A flight school in Pitt Meadows, B.C., is taking a man to court for remaining firmly grounded at its dormitories for more than two years after he stopped being a student there.
The Canadian Flight Centre’s petition to B.C. Supreme Court seeks an order for Saifeddin Rajab Falah Aldara’in to remove himself and his belongings from the dorms, as well as a permanent ban of his re-entry to the premises.
It also seeks payment for the time he spent there beyond July 2, 2021 — the date he withdrew from his classes.
Global News knocked on Aldara’in’s door on Thursday. He covered his face from the camera and declined to comment, beyond stating, “the final case will be in the court” and he could not answer questions.
The petition alleges that Aldara’in signed a student accommodation agreement with the Canadian Flight Centre on June 24, 2021, and withdrew from his classes a little over a week later.
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He has refused to leave ever since, and the centre claims he has been “uncooperative with and aggressive towards employees and representatives,” and has “exhibited hostile behaviour towards employees and students.”
Aldara’in has further been late with rental payments and reportedly disputed other charges, including utility fees and cleaning fees, the petition states. On various occasions, it adds, he has tried to deny other people entry to the dorm and gone so far as to tamper with the building’s outdoor locks.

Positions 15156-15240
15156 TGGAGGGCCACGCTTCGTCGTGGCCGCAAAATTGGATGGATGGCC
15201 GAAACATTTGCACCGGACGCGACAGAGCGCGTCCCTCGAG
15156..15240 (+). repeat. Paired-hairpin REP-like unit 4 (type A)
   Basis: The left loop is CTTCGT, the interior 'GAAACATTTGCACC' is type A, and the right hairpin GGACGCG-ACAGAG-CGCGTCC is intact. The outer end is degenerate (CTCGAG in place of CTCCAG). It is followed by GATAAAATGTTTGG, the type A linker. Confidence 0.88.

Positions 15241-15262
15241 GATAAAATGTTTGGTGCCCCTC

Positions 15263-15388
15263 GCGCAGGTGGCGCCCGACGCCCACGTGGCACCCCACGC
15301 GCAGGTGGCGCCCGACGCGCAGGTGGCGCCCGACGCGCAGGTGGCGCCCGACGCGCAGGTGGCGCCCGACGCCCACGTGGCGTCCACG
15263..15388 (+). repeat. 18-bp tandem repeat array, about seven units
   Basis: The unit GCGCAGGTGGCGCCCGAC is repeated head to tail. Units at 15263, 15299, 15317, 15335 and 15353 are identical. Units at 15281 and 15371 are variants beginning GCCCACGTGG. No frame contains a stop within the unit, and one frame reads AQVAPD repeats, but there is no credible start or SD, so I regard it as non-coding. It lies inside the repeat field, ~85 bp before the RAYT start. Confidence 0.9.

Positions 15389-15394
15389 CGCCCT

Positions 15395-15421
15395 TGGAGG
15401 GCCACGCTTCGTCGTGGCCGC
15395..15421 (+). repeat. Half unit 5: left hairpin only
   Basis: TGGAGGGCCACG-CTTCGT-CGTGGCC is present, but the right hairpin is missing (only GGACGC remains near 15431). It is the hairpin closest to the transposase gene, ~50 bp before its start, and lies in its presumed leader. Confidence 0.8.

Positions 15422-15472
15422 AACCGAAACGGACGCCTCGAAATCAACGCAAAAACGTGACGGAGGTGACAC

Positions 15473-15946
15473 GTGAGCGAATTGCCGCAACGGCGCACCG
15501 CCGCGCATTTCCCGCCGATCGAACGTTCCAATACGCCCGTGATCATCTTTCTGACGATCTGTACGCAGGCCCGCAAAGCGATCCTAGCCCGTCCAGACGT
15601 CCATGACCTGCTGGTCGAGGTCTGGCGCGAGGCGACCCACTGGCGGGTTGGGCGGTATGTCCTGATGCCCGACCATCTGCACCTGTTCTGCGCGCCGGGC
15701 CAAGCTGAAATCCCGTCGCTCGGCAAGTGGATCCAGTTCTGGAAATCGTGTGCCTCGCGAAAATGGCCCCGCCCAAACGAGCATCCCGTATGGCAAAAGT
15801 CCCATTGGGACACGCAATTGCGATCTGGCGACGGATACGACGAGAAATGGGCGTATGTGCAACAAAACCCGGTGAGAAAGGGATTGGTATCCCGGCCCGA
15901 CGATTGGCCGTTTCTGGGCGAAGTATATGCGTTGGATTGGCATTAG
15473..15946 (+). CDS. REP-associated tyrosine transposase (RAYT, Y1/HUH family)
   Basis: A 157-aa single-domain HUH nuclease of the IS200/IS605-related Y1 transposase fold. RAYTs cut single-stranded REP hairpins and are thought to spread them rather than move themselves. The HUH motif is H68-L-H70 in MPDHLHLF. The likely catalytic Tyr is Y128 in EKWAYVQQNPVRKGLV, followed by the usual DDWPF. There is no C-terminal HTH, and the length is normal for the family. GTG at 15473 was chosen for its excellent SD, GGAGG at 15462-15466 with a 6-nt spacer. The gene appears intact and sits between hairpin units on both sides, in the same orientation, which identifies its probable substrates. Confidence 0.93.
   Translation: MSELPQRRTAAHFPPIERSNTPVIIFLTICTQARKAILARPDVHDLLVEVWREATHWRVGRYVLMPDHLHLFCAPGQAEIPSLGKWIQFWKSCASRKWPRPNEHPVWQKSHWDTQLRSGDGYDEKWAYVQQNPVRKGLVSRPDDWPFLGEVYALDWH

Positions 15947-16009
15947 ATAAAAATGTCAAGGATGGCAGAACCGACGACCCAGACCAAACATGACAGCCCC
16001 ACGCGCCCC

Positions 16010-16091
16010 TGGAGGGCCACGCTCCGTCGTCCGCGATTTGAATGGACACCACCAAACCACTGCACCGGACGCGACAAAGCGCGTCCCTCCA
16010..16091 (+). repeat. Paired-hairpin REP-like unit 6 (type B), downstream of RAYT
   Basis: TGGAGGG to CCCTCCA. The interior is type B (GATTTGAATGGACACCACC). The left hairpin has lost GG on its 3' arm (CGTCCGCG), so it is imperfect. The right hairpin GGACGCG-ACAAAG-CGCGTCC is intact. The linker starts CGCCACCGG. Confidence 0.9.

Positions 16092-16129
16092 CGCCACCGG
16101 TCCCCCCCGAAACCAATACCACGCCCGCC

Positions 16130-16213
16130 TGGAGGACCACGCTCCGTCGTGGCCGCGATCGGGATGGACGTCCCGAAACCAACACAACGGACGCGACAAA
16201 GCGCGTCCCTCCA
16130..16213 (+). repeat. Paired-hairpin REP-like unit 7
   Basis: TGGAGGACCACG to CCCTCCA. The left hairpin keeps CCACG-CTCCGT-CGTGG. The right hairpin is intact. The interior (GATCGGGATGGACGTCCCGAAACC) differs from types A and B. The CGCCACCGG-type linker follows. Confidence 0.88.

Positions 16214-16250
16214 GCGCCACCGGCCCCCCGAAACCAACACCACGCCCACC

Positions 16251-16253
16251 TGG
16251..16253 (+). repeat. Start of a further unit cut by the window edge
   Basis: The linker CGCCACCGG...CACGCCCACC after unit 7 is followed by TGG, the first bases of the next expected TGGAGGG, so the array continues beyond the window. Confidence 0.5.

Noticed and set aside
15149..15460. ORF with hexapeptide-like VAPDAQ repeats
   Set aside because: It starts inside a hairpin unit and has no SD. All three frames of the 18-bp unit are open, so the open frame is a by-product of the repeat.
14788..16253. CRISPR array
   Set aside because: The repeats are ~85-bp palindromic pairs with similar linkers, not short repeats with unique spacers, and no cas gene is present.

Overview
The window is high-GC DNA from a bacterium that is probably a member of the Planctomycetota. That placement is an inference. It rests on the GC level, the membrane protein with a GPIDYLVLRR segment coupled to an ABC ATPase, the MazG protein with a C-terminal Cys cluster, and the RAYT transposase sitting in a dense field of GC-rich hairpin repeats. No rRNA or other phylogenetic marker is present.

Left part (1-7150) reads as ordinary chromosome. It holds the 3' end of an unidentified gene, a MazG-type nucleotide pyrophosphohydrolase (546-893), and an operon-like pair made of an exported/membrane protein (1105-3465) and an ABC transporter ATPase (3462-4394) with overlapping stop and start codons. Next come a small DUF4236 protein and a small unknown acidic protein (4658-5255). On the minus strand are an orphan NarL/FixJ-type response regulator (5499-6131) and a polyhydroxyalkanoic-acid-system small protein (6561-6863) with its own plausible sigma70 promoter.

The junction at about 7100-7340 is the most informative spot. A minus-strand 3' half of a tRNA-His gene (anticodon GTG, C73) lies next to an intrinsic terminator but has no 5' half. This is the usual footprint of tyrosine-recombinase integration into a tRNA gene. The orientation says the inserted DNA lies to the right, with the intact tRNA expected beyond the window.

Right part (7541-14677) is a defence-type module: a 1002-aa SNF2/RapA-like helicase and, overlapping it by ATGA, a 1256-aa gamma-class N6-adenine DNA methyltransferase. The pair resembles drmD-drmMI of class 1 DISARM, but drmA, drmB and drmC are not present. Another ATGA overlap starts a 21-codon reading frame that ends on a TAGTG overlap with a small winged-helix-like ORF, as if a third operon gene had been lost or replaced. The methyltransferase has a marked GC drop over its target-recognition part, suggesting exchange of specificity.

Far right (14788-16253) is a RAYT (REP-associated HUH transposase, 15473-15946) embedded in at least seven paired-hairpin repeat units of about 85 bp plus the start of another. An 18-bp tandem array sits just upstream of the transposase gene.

Anna Serbinenko, chief flight instructor with the Canadian Flight Centre, said Aldara’in came to Canada on study permit based on him enrolling at the flight school. She said he informed them of his plans to leave the school and pursue something else, but once he did, he never left the dorm.
“It’s sometimes hard for international students, especially, to find accommodation because they cannot always commit to a one-year lease, and not always have the flexibility, and sometimes also looking for more affordable accommodations,” Sebinenko told Global News.
The flight school’s student accommodations are meant to eliminate that challenge for them and while the school often accommodates a “transition period” for students who are leaving, Aldara’in was “not just refusing to leave but almost barricading himself” in, the flight instructor added.
It has been distracting for other students who share the dorm and it means another student who needs accommodation is missing out, Serbinenko said.
Eventually, the school ran out of options and sought “help from the professionals” for what she described as an “unprecedented situation” for the organization.
The court petition, filed Feb. 2., claims Aldara’in is not a tenant as defined by the Residential Tenancy Act and is now trespassing, with the Canadian Flight Centre having lost revenue as a result.
The document states that if Aldara’in intends to respond to the claims, he must do so within 21 days of being served or by another date set by the court.
© 2024 Global News, a division of Corus Entertainment Inc.